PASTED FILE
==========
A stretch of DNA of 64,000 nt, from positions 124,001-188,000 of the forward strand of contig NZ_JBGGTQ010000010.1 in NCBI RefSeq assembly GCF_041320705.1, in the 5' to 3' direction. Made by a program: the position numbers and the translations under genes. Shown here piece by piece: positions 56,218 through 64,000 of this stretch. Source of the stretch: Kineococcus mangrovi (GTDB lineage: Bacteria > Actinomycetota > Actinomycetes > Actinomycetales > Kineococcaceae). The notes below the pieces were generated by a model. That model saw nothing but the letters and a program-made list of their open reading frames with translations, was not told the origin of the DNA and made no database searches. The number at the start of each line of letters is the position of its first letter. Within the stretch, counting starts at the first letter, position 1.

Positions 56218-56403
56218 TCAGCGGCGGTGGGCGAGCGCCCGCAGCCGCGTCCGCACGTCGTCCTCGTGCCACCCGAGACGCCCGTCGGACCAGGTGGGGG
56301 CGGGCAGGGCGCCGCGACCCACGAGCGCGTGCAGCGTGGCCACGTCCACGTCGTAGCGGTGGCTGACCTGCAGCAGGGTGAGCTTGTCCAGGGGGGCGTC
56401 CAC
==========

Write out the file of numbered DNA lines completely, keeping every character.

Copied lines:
A stretch of DNA of 64,000 nt, from positions 124,001-188,000 of the forward strand of contig NZ_JBGGTQ010000010.1 in NCBI RefSeq assembly GCF_041320705.1, in the 5' to 3' direction. Made by a program: the position numbers and the translations under genes. Shown here piece by piece: positions 56,218 through 64,000 of this stretch. Source of the stretch: Kineococcus mangrovi (GTDB lineage: Bacteria > Actinomycetota > Actinomycetes > Actinomycetales > Kineococcaceae). The notes below the pieces were generated by a model. That model saw nothing but the letters and a program-made list of their open reading frames with translations, was not told the origin of the DNA and made no database searches. The number at the start of each line of letters is the position of its first letter. Within the stretch, counting starts at the first letter, position 1.

Positions 56218-56403
56218 TCAGCGGCGGTGGGCGAGCGCCCGCAGCCGCGTCCGCACGTCGTCCTCGTGCCACCCGAGACGCCCGTCGGACCAGGTGGGGG
56301 CGGGCAGGGCGCCGCGACCCACGAGCGCGTGCAGCGTGGCCACGTCCACGTCGTAGCGGTGGCTGACCTGCAGCAGGGTGAGCTTGTCCAGGGGGGCGTC
56401 CAC